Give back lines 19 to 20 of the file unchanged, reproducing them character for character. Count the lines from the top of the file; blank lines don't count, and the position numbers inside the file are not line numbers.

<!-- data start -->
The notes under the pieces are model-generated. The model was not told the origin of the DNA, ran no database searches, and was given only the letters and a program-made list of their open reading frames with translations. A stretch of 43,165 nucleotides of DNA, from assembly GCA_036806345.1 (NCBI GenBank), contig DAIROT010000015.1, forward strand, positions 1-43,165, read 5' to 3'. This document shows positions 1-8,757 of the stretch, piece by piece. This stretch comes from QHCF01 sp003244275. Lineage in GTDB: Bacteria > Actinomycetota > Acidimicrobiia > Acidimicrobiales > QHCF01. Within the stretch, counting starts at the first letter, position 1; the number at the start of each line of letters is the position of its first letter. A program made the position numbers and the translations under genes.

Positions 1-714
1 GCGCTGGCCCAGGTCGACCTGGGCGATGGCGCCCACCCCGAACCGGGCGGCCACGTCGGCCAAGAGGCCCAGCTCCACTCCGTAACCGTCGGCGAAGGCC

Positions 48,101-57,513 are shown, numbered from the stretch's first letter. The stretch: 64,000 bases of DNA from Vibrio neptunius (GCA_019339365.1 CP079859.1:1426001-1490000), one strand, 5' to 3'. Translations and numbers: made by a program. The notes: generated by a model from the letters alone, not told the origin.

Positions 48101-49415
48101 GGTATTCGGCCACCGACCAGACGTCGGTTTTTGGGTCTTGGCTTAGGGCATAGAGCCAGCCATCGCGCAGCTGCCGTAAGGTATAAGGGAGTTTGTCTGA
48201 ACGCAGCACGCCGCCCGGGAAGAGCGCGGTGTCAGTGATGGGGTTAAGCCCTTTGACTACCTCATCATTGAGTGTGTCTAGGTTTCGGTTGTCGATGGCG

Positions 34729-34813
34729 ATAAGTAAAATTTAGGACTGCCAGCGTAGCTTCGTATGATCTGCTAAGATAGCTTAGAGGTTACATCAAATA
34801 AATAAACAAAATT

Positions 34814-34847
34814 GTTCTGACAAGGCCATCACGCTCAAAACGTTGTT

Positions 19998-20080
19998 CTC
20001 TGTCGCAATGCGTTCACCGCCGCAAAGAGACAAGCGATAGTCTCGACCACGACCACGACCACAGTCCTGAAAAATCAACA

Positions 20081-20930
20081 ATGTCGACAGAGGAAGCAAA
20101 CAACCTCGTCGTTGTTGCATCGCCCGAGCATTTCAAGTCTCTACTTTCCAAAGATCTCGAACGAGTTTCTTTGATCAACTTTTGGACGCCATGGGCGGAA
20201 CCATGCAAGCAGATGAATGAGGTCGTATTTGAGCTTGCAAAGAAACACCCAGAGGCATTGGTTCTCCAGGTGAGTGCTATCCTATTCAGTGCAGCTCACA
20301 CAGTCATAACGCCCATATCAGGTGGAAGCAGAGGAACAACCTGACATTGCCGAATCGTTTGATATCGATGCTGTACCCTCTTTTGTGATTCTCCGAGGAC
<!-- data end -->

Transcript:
20201 CCATGCAAGCAGATGAATGAGGTCGTATTTGAGCTTGCAAAGAAACACCCAGAGGCATTGGTTCTCCAGGTGAGTGCTATCCTATTCAGTGCAGCTCACA
20301 CAGTCATAACGCCCATATCAGGTGGAAGCAGAGGAACAACCTGACATTGCCGAATCGTTTGATATCGATGCTGTACCCTCTTTTGTGATTCTCCGAGGAC